fishoil4I never denied it, you know I love the microbiome. In fact, I’m a little obsessed with these microbes that line our insides, right?

In my love of these bugs, I realized I may not have been paying adequate attention to the latest news regarding some old tried and true wellness tools. It’s tough to not get side-tracked with all the glitz and glimmer of health headlines focusing on the micobiome1-2 and vitamin D3-4. Still, even with being a big fan of gut bugs and having a high respect for this famous vitamin-prohormone; one recent study manged to shift my focus away from their accolades and back to a very “fishy topic.”

However, before I get into this study, I want to help clear the good name of fish oil! Then, I’ll follow up with another blog on how essential fatty acids may be a key player into making room for a kinder world…seriously!

Two Studies That Don’t Pass the Sniff Test

There were two studies that particularly made my nose turn in up in their attempt to slander fish oil efficacy.

1.  The first study was published in 2012 and was a JAMA review article.6 The authors retrieved 3635 citations relating to fish oil and cardiovascular outcomes and included 20 of those studies for a metanalysis of 68,680 patients. Unfortunately, there were several issues with the review of articles that the authors based their negative conclusions on, stating that, “omega-3 PUFA supplementation was not associated with a lower risk of all-cause mortality, cardiac death, sudden death, myocardial infarction, or stroke based on relative and absolute measures of association.”

First, six out of the twenty studies used olive oil as a placebo. This is not an optimal placebo for determination of an effect, as olive oil contains heart-healthy polyphenolics, which have been correlated with cardiovascular benefits.8 This would bias the results of favoring omega-3 PUFA supplementation. Furthermore, they included a trial which studied the effects of fish oil on heart attack survivors a suboptimal delivery method. The trial divided subjects by randomizing them to several groups of margarine supplemented with EPA and DHA (400 mg), ALA, EPA/DHA and ALA, or a placebo. This trial – which was comprised of 16.9% smokers (24.2% of them being obese) and allowed for the consumption of a known-heart damaging trans-fat with a minuscule amount of EPA/DHA – was set up for failure!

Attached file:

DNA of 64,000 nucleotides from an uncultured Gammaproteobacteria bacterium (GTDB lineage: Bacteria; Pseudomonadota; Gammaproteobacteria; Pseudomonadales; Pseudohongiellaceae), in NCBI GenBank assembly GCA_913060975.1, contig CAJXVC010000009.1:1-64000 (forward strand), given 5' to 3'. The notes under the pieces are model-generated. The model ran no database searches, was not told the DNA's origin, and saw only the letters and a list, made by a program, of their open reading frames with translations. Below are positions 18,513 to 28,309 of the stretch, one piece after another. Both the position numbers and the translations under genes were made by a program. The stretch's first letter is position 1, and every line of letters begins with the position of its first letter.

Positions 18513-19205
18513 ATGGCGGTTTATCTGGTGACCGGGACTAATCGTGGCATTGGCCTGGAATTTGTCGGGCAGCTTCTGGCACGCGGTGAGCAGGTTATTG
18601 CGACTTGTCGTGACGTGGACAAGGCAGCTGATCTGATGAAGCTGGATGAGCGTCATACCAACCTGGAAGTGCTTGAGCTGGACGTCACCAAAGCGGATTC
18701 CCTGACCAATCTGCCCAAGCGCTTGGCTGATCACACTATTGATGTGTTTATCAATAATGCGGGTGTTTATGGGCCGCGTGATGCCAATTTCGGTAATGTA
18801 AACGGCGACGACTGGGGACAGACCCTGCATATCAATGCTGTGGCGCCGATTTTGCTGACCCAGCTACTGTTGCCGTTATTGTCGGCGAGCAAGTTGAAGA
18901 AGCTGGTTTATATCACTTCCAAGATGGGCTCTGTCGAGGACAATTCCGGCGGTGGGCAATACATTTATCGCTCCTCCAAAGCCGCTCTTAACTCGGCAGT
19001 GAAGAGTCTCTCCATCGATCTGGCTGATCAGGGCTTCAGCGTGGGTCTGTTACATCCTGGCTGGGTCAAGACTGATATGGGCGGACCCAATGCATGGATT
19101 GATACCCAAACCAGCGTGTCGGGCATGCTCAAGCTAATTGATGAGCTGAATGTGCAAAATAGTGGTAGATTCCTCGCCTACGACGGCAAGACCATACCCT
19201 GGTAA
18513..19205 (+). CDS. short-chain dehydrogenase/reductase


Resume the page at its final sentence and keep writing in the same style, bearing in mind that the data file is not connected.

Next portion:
Furthermore, several of the trials used less than 1g of EPA/DHA. This is not a therapeutic dose for effectively mitigating the risk for cardiovascular disease.9-10 In fact, the mean omega-3 PUFA intake overall was only 1.51g/day.11

Finally, 13/20 trials were based on secondary prevention and 4/20 for mixed primary and secondary. This means the authors didn’t assess if fish oil was effective in preventing cardiovascular disease in those that never had a disease event. These poor participants were already swimming upstream (pun intended).

The reason this study caught so much backlash from the health community is because it was an outlier, not a noteworthy gamechanger.11-12 In fact, the American Heart Association holds a position that, “Research has shown that omega-3 fatty acids decrease risk of arrhythmias (abnormal heartbeats), which can lead to sudden death.  Omega-3 fatty acids also decrease triglyceride levels, slow growth rate of atherosclerotic plaque, and lower blood pressure (slightly).”13